An Experiment in Hiring Discrimination via Online Social Networks

Published Online:

We investigate whether personal information posted by job candidates on social media sites is sought and used by prospective U.S. employers. We create profiles for job candidates on popular social networks, manipulating information protected under U.S. laws, and submit job applications on their behalf to more than 4,000 employers. We estimate employer search activity and bias in interview callbacks. We find evidence of employers searching online for the candidates. At the national level, we find no significant difference in the callback rates for a Muslim versus a Christian candidate, or for a gay versus a straight candidate. However, employers in Republican areas exhibit significant bias against the Muslim candidate relative to the Christian candidate. This bias is significantly larger than the bias in Democratic areas. The results on callback bias are robust to using state- and county-level data, to controlling for firm, job, and geographical characteristics, to including additional interaction effects in the empirical specification, and to several estimation strategies. The results suggest that the online disclosure of certain personal traits can influence the hiring decisions of some U.S. employers, but the likelihood of hiring discrimination via online searches varies across employers.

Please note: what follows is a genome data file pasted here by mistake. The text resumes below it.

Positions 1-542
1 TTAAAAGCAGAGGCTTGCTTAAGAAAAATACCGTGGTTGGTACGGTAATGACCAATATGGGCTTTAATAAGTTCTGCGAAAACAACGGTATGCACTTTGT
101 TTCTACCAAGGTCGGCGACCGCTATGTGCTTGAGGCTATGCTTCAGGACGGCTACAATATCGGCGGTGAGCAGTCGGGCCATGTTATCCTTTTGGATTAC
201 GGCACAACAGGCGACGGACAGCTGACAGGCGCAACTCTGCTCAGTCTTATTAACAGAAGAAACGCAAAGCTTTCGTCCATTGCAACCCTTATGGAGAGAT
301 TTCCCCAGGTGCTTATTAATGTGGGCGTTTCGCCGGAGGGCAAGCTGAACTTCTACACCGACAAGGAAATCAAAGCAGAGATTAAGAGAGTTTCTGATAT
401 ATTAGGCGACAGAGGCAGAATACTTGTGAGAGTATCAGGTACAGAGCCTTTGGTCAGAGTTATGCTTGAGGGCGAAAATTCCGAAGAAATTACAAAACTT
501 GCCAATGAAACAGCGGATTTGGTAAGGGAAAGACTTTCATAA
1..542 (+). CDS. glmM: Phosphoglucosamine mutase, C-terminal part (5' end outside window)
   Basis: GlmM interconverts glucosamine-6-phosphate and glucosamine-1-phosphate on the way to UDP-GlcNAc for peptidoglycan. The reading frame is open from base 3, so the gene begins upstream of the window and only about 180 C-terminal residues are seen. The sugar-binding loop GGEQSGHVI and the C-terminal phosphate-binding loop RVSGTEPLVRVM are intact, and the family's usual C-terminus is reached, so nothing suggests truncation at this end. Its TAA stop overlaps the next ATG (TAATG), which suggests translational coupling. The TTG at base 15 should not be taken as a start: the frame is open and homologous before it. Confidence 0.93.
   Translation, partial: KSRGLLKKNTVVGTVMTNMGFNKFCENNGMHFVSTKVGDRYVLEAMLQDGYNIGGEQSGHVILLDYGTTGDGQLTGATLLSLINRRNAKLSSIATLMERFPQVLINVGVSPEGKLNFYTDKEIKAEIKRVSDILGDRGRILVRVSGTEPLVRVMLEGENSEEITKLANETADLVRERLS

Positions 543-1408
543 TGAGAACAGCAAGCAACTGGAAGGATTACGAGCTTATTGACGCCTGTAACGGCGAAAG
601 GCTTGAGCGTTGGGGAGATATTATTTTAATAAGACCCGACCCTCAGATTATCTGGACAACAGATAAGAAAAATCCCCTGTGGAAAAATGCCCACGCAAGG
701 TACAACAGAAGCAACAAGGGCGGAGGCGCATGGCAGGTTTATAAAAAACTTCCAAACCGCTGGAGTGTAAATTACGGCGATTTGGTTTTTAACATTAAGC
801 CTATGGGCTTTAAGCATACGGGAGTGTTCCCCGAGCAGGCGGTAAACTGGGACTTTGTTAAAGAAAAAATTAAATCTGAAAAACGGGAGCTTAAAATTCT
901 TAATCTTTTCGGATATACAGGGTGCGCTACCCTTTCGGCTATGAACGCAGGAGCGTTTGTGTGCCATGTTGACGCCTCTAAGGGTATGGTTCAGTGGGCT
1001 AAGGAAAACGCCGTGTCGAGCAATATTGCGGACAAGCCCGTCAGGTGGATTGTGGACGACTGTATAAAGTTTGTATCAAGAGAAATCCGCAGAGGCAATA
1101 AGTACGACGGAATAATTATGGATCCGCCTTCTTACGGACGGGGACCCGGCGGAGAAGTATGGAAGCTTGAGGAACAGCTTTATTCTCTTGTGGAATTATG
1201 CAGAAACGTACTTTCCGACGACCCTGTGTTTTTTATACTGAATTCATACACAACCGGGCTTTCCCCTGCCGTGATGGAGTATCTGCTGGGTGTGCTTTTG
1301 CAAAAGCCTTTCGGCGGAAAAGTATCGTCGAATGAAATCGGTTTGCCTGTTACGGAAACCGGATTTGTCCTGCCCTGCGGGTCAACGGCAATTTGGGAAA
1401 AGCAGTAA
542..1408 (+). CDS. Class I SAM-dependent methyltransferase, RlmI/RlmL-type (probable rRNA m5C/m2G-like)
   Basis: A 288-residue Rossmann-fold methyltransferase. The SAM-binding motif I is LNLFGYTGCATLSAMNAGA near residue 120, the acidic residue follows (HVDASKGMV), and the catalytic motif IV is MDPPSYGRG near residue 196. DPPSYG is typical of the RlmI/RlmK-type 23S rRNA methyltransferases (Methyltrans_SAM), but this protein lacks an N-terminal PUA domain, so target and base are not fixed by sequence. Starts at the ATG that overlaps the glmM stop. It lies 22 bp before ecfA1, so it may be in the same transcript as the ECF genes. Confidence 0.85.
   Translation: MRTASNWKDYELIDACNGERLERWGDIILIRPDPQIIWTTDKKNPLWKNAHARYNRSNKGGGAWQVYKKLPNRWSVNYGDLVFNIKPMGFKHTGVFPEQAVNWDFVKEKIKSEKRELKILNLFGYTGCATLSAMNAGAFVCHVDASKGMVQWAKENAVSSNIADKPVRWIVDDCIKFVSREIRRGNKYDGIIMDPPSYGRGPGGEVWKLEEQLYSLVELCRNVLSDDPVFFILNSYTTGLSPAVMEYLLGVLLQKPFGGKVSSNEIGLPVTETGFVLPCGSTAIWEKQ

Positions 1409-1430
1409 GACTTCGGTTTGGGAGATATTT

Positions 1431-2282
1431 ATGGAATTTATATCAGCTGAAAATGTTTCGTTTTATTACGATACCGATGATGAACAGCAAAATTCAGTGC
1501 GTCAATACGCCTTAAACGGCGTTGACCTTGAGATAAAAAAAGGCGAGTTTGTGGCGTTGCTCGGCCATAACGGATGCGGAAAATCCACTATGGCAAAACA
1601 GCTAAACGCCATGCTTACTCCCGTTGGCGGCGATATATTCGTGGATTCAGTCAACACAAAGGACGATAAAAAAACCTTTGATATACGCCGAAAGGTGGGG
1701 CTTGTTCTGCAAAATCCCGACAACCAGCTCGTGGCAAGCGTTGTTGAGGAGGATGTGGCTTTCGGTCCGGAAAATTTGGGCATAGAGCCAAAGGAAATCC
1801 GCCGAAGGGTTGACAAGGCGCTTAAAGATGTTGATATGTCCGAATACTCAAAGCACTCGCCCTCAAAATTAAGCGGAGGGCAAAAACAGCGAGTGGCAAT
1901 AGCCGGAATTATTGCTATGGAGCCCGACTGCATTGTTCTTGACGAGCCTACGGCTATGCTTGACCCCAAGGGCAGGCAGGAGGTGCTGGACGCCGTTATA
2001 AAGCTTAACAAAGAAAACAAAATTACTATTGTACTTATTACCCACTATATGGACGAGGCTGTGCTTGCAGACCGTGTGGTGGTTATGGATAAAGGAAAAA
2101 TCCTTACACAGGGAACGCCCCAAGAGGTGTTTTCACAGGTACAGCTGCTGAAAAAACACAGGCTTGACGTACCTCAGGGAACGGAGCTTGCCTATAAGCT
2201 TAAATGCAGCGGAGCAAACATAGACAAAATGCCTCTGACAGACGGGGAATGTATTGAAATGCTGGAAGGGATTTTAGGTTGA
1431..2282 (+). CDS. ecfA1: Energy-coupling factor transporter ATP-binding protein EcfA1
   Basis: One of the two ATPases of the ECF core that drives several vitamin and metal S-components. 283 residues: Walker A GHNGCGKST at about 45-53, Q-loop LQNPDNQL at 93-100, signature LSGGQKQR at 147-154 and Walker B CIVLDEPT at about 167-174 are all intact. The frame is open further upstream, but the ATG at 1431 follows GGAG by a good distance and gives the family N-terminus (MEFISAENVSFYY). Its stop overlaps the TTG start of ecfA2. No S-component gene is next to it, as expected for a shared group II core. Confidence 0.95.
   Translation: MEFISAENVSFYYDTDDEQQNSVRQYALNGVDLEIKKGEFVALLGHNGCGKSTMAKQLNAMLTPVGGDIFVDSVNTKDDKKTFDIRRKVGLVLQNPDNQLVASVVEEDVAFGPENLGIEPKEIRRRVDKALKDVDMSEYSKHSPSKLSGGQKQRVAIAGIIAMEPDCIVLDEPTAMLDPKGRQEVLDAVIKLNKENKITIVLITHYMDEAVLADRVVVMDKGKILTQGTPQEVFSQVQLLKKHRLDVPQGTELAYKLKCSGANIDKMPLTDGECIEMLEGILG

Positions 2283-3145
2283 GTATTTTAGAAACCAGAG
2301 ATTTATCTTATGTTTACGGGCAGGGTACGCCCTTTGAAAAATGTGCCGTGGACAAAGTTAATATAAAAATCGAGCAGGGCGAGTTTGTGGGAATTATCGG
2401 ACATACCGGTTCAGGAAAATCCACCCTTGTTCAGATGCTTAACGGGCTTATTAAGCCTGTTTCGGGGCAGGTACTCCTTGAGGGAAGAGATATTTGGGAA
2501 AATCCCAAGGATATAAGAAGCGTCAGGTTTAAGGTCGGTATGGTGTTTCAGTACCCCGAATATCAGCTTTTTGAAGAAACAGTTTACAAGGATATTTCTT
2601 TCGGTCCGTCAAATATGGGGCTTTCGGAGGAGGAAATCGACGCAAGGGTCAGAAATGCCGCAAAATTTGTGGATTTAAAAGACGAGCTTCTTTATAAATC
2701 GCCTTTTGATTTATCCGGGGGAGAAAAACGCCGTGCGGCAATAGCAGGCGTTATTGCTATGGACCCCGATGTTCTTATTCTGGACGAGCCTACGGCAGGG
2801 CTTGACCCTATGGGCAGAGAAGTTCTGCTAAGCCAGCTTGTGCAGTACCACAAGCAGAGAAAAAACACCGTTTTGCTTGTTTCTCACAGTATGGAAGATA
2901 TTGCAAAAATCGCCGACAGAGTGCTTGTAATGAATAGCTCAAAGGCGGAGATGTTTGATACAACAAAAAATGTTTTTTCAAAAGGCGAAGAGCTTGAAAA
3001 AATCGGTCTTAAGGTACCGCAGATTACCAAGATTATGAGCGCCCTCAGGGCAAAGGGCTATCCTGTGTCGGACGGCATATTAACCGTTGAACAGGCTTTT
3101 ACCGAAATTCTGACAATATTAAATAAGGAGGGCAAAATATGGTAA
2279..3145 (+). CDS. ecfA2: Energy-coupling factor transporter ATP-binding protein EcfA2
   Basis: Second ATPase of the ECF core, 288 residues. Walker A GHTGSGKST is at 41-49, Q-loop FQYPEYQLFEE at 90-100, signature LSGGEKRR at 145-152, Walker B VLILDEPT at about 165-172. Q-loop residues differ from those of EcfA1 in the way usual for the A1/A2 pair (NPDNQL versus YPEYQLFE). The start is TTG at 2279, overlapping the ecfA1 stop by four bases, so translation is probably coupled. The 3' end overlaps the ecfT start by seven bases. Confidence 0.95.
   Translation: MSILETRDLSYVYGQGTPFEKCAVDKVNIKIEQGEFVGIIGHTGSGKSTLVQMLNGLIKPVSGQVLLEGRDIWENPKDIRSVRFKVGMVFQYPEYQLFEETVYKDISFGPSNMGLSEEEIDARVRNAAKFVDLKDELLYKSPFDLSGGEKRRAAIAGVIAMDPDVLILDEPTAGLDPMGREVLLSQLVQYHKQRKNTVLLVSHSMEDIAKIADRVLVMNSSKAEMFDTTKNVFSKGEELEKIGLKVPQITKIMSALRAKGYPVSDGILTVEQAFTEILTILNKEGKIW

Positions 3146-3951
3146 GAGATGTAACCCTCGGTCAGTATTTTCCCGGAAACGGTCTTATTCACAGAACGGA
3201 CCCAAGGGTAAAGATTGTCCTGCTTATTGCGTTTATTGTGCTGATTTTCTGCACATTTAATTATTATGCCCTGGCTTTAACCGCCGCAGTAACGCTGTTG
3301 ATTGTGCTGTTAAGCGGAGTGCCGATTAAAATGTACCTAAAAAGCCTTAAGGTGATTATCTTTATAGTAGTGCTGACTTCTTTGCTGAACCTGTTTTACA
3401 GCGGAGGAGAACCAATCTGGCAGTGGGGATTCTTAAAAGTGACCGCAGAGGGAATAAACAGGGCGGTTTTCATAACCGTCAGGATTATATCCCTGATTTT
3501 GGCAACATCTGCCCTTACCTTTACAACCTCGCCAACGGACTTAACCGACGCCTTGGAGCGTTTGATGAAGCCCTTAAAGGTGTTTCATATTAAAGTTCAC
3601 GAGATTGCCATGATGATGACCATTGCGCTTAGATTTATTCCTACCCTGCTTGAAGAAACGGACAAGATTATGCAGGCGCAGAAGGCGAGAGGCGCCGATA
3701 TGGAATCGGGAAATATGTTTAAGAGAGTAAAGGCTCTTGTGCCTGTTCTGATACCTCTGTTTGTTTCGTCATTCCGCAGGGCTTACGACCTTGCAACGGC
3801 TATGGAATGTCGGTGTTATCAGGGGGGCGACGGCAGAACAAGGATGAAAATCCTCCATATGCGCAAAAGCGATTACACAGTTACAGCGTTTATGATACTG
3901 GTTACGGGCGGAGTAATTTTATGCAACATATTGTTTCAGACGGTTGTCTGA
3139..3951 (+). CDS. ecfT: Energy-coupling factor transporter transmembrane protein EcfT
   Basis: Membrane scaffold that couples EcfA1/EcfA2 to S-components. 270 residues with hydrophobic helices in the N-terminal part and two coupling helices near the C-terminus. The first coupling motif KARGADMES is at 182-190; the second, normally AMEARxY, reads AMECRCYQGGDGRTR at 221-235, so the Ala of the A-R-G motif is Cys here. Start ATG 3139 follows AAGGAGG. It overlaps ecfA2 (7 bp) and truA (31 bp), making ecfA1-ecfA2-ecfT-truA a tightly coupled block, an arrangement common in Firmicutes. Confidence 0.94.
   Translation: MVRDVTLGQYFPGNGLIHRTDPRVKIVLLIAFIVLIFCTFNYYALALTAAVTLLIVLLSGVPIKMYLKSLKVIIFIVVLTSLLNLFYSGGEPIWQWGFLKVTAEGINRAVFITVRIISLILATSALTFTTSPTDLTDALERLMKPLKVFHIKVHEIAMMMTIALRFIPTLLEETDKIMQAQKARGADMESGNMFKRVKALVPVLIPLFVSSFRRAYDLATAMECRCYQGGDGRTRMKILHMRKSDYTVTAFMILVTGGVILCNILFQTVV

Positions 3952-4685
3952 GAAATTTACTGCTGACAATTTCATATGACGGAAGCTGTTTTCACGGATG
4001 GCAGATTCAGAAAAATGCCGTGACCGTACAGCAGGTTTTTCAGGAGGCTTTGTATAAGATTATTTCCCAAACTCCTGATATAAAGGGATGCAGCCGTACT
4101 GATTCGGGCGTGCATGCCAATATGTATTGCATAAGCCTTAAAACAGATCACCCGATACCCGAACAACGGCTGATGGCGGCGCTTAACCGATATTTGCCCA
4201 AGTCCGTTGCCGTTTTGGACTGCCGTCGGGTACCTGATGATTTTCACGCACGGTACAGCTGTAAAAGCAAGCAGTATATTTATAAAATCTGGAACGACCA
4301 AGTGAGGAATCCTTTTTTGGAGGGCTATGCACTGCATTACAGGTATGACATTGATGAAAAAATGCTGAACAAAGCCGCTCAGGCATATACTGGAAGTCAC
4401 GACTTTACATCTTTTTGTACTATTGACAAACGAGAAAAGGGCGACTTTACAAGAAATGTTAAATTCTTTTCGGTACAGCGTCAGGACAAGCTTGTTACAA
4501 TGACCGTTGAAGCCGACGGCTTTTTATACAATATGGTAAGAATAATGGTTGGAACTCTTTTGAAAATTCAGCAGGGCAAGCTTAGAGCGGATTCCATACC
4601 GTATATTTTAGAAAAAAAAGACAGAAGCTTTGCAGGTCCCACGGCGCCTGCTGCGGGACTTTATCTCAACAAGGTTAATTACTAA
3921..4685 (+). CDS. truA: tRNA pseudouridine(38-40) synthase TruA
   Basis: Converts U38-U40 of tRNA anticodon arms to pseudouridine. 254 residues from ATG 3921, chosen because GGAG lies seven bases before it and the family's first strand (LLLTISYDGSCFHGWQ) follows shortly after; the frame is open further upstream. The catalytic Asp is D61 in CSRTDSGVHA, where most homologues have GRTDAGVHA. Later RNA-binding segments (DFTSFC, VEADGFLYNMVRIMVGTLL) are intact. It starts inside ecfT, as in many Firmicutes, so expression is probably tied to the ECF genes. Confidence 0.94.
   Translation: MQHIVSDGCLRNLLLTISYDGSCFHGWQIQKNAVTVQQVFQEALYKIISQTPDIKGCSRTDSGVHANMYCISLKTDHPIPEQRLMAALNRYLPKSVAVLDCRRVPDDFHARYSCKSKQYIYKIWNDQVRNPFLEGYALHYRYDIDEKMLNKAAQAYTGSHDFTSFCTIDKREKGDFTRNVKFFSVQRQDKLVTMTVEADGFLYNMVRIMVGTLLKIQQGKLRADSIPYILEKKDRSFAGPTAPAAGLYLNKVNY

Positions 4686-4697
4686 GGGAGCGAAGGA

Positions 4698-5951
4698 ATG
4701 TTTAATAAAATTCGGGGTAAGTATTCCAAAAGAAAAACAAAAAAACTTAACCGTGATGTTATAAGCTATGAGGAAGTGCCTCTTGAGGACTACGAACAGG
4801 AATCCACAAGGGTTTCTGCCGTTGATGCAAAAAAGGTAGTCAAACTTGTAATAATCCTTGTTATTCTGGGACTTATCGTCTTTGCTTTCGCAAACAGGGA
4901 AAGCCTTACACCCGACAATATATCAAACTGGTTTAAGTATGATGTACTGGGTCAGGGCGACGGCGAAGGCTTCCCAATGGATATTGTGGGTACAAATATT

This paper was accepted by Chris Forman, information systems.

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